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Coming up on the last week of the program creates a mix of emotions. I’m relieved, excited, and glad, but at the same time my memories of this program leave me with a twinge of sadness and regret and an overarching question of whether I actually fulfilled the purpose of this program.

Although I undoubtedly valued my experience in DC, I can’t help but think that value was derived out of creating friendships, exploring career paths, and going to fun places. The actual part where we engaged with the community seems to have fallen out of the equation somewhere along the way. I mean, due to the nature of the program, we always tried to draw a link to civic engagement whenever we had reflections or discussions about our events or jobs. But the connections seemed tenuous at best and we just accepted it for the sake of convenience. To me, it always just felt like a program where we got internships and reflected on societal problems during every discussion (which has it’s own value, but doesn’t feel like it necessarily belongs in DukeEngage)

But this past Saturday, we were able to go volunteer at a food bank and participate in what I consider one of our only real engagement opportunities. From around 8:30 until noon, we helped DC residents from all around the area get fresh produce. The people I saw started lining up before I even arrived at the location, for food that wouldn’t be given out for hours–by some accounts, people were camping out overnight. The most striking thing about the entire morning was the sense of community that I felt and saw. Despite coming from diverse backgrounds and cultures, the people looked out for each other. They wanted to bring back food for neighbors and made sure the other people in the line were being taken care of. I think the most striking example of this was a woman who, worrying that other people in the line were being ignored during the registration process, not only brought me to the back of the line to help, but took the initiative to ask people herself if they were registered or not.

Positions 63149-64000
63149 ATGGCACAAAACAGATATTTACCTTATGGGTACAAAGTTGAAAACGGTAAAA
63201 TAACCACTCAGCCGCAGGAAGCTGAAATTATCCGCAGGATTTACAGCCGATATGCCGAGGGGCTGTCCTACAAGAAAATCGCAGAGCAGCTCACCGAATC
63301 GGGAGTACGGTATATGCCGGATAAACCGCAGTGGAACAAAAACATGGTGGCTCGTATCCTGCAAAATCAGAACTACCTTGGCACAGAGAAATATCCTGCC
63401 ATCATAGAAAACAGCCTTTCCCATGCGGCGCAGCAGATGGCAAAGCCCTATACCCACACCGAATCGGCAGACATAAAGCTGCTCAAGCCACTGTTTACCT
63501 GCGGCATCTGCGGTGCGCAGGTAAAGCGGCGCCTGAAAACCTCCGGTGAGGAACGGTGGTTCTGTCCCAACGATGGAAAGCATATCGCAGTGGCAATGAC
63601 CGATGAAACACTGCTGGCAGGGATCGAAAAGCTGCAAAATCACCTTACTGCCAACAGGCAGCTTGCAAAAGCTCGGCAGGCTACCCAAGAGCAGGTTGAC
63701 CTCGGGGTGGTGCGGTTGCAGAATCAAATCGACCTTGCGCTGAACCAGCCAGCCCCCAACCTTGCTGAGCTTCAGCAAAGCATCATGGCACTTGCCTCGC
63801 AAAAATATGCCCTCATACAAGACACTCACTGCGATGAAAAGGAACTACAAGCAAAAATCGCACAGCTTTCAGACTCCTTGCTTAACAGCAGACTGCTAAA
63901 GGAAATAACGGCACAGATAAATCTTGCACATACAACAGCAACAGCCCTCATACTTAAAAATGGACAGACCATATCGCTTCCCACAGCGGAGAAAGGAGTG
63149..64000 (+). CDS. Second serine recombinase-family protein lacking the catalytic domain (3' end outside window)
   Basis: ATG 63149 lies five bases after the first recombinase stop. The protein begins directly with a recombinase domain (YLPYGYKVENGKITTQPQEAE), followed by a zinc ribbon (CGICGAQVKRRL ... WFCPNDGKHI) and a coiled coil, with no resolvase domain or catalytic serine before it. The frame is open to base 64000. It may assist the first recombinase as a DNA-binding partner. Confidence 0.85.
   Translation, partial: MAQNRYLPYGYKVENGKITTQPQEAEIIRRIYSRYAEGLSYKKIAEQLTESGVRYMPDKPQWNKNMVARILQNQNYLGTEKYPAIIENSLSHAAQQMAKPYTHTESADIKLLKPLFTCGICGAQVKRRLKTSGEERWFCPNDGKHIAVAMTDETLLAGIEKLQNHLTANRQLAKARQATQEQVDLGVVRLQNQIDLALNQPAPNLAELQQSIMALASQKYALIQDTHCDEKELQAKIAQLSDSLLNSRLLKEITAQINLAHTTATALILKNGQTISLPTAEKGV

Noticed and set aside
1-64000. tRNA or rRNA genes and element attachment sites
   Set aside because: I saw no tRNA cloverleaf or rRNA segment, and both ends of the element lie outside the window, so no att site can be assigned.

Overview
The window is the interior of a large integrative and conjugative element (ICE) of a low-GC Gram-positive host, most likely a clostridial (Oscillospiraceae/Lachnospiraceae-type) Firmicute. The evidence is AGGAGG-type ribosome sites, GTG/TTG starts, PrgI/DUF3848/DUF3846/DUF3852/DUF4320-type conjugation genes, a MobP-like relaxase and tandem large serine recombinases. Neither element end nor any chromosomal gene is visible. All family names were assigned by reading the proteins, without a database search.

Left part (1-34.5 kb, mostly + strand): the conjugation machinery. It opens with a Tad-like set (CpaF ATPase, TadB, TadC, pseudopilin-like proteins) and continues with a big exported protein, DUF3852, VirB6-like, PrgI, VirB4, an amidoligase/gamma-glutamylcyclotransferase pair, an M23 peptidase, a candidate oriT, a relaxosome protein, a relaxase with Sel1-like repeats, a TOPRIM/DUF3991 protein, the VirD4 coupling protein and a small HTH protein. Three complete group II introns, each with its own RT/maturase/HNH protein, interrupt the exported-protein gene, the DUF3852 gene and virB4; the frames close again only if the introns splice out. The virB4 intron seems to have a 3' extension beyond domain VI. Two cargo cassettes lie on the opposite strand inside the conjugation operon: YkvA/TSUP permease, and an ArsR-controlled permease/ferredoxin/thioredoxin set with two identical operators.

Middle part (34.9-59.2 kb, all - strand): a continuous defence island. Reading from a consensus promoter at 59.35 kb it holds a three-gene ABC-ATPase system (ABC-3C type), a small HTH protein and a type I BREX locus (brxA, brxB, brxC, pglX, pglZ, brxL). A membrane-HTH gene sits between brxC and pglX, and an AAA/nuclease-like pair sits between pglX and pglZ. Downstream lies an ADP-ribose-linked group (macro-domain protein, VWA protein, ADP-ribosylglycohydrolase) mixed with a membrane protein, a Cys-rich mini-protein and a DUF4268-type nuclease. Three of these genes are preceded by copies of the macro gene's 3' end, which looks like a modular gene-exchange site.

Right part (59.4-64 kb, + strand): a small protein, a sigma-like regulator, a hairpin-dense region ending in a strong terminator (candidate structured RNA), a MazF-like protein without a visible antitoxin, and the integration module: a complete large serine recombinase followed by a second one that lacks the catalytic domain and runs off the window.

Seeing the cohesiveness of the community in spite of language and cultural barriers gave me some hope that no matter how dire things might get, there’s always going to be people who see the underlying commonalities between everyone. And in that cohesiveness, there remains a welcoming smile for those outside of the community. While waiting for hours in the grueling heat, I met people who greeted me with a warm smile and thanked me for doing something as simple as giving them water. Those reactions are what make engagement like that so fulfilling to me. No matter how few and far between it may be, the gratitude that people showed me made my day and reminded me what the ultimate goal of engagement is–helping real people with real problems and making their lives just that much better.

So, does the DC program have a place in DukeEngage? I don’t know. People have made connections to civic engagement and if it works for them. In so far as the program is mostly for personal growth, then some would say it belongs in DukeEngage. But is the program valuable and worth it? Undoubtedly, yes. Our discussions and the internship were great opportunities that made me think about my perspectives and the narratives I believe in, but the times when we really connected with the DC community are the times that made this program worthwhile. Whether it was the community dinner, the drum circle, or volunteering at the food bank, I have remembered (and to some degree, realized) what it really means to engage and why it’s a standard that I will hold myself to from now on.